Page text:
After gawking at everything for a couple of hours we went to The British Museum and zoomed through at the speed of light. It was a pity how fast we went, but it couldnâ€™t be helped if we were to see everything that we were scheduled to see that day. We werenâ€™t expecting the Library to be so cool. My legs felt like they were going to fall off, and we went through in about 1.5 hours. You could spend months in there and not see everything.
It is truly the most staggering example of preservation, and sheer greed and dominance I have ever seen. They freaking ripped whole WALLS off of ancient burial tombs.I didnâ€™t quite know what to think of it all. On one hand, I am glad of the preservation. I saw baby sandals of papyrus and leather from 1,000 BC for hellâ€™s sake! On the other hand, the sheer controversy of so many national treasures from other nations all under one roof that had pretty much just taken so much of it made me slightly nauseated.
Itâ€™s a quandary.
After our marathon sprint we were beyond tired and hungry we decided to just eat in the museum cafeteria. Chelle treated me to lunch and bought crayfish salad, sandwiches, brownies and fruit from the cafÃ© and we collapsed onto our seats.
I think I wolfed down my sandwiches in 3 seconds. We visited the gift shop and then raced to catch the tube to Westminster to see the Abby before it closed.When we stepped out of the tube station, Michelle told me to look up and I audibly gasped. I was standing RIGHT next to Big Ben. (Look, kids! Big Ben! Parliament!)
We went into Westminster Abby and separated. This was a bad idea. It was also TWENTY POUNDS, which truly is staggering and overpriced, in my opinion.Still, I wanted to see it once in my life and Iâ€™m glad I did. Queen Elizabeth, Catherine Parr, Laurence Olivier, The Bronte Sisters, William Wilburforce (Responsible for abolishing slavery in England),Mary Queen of Scots, Richard II, and so many that I canâ€™t think of right now. Poetâ€™s corner was very, very cool.I couldnâ€™t find Michelle and she couldnâ€™t find me. I was looking for her inside and she was looking for me outside. They finally let her in to find me, thankfully, because we were in a very tight race to see our last sightseeing thing of our trip: The Churchill underground cabinet rooms and bunker.
It didnâ€™t help that we were trying to find our way in the POURING rain. It just came down in buckets on us. Michelleâ€™s umbrella was broken and she was trying to make her way with the flap of it pouring water down her back. By the time we made it there we were soaked like drowned rats.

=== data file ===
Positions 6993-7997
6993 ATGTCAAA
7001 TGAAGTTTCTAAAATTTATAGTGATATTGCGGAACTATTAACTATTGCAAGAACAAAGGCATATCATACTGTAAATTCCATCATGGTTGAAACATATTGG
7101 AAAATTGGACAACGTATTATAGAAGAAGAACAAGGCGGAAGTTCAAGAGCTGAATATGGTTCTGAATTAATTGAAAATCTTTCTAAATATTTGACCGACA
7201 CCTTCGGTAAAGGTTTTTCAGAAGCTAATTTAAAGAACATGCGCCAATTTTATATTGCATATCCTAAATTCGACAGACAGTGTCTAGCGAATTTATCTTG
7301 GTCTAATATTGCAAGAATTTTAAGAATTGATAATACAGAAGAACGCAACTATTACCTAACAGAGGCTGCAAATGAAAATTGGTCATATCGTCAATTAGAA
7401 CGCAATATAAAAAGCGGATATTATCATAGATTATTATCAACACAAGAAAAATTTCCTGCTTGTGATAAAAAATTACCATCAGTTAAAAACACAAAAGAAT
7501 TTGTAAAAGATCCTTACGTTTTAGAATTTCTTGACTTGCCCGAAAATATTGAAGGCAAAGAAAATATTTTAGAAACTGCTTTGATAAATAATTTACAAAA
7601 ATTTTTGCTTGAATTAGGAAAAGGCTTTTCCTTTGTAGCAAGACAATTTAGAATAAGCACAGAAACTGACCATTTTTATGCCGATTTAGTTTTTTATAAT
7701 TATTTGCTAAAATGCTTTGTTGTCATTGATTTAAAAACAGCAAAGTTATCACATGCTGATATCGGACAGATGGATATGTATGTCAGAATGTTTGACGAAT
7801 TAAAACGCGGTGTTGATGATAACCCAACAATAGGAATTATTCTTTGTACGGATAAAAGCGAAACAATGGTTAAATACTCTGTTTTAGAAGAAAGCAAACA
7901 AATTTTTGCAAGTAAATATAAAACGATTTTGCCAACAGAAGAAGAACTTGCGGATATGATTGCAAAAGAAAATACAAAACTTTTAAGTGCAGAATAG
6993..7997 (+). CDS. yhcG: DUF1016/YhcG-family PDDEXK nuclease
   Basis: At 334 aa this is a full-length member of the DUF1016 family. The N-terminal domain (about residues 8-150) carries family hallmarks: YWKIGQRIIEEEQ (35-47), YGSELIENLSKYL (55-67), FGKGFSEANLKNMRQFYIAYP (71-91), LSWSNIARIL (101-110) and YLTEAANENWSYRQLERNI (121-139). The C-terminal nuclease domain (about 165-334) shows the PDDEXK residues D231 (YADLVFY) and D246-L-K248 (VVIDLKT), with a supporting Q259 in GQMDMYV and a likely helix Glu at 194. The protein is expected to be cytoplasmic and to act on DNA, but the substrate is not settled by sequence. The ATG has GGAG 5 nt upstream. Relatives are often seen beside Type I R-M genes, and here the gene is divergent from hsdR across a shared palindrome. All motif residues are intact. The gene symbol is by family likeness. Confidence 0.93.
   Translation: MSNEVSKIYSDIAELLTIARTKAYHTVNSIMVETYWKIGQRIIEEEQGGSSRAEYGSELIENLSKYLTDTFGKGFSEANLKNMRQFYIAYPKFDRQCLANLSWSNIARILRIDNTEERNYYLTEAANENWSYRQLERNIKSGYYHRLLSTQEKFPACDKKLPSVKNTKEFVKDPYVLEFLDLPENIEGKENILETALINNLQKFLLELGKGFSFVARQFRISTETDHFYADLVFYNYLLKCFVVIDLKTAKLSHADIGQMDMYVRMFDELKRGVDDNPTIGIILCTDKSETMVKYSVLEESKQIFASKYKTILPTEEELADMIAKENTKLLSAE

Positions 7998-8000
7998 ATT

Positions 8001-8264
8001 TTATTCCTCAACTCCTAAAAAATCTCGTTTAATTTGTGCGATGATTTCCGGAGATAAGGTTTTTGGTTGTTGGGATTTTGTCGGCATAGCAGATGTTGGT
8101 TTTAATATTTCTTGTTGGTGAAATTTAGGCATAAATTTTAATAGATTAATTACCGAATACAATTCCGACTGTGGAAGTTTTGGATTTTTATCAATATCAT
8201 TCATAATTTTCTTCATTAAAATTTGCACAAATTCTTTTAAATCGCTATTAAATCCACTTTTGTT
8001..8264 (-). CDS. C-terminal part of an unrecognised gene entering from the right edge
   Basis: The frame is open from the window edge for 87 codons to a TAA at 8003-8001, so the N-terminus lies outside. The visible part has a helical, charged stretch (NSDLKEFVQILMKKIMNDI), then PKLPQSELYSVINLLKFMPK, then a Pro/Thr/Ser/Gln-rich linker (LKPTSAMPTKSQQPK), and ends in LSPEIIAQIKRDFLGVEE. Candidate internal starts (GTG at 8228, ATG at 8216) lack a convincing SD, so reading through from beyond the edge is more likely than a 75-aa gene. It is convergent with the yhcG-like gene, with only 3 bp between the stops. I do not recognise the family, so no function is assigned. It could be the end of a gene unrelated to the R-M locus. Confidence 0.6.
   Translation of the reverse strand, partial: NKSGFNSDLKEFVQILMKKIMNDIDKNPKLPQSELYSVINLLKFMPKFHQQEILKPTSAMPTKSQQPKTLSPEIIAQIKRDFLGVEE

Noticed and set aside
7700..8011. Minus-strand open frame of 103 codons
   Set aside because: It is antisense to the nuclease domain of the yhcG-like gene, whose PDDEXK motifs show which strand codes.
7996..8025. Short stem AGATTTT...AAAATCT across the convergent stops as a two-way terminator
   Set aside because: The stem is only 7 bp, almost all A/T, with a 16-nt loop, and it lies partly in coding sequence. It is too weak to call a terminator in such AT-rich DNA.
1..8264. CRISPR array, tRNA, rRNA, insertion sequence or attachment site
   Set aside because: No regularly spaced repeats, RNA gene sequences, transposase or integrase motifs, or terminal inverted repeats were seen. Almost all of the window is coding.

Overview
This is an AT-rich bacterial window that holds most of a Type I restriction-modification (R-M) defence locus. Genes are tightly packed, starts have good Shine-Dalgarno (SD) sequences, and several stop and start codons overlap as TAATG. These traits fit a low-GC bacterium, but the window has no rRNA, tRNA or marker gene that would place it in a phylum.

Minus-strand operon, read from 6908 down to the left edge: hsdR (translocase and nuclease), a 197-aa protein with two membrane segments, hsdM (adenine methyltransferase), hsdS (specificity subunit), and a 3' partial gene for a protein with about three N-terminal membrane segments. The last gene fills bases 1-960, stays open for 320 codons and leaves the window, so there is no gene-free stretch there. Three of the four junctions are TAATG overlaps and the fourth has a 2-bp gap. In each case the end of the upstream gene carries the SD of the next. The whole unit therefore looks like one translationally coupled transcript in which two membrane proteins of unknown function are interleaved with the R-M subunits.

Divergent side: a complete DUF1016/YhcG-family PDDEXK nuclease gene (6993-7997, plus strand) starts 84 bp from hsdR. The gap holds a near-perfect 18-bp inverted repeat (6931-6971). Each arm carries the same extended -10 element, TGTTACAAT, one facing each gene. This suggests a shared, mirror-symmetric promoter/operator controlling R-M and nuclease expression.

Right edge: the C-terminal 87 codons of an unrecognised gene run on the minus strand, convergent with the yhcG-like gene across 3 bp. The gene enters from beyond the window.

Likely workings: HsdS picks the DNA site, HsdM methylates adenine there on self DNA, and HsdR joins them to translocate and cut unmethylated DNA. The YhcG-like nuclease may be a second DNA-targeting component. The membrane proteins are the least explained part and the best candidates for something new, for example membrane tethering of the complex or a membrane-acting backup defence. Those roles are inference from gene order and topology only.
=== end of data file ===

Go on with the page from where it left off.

We rushed through the tour, only to realize that we were off by an hour. We were thinking that it was 6, but it was only 5, so we were able to re-see some things and take more time, which was nice. It was all surreal; to know that this was the main headquarters for World War II. The map room was our favoriteThey had two long rows of different phones lining the rows of desks. When it shut down after the war, the workers, tidied their desks, shut off the light, and never came back. It was sealed up that way. Until the 7oâ€™s! One man even had his sugar cube rations in a paper bag in his desk. It was a very cool, very significant sight.
The newer Churchill museum was such an interesting look into the life of Churchill. He was brilliant, and he is responsible for some of the more amusing quotes the world has to offer. â€œIf we are all worms, I believe I am a glow-wormâ€.
Trafalgar Square is pretty big. It is situated in front of The National Gallery, which we skipped, but there was a very cool maze-like exhibit of thousands of photographs in mosaic pattern that was very interesting to browse through.
We found our way to the theater district, grabbed a quick meal of soup and bread and ran off to see our final event of the trip.Wicked: The Musical.
I have wanted to see this for a very long time. Nothing prepared me for how grand, how visually perfect and huge everything was. I also wasnâ€™t prepared for how funny it was. The leads were very talented, the show ran like clockwork and it is the best musical experience I have had in quite some time and I would see it again at the slightest opportunity. You should, too, if at all possible.
This musical, (Along with this photo of the tiniest car, ever) was the perfect way to end a trip of a lifetime. It went so well, and was so much better than I imagined. Everyone keeps asking how Michelle and I had our friendship survive through it. We’re just fine, thanks. She is awesome to travel with. Sure, there were some glitches, but when isnâ€™t there? They were small and quickly sorted out. Neither one of us were Diva-like or demanding and any frustrations were seen for what they were: Part of travel.
I had the time of my life.
Iâ€™m so glad I was able to have this experience. Iâ€™ll never, ever forget it. So long, Great Britain. You’re a grand friend to have.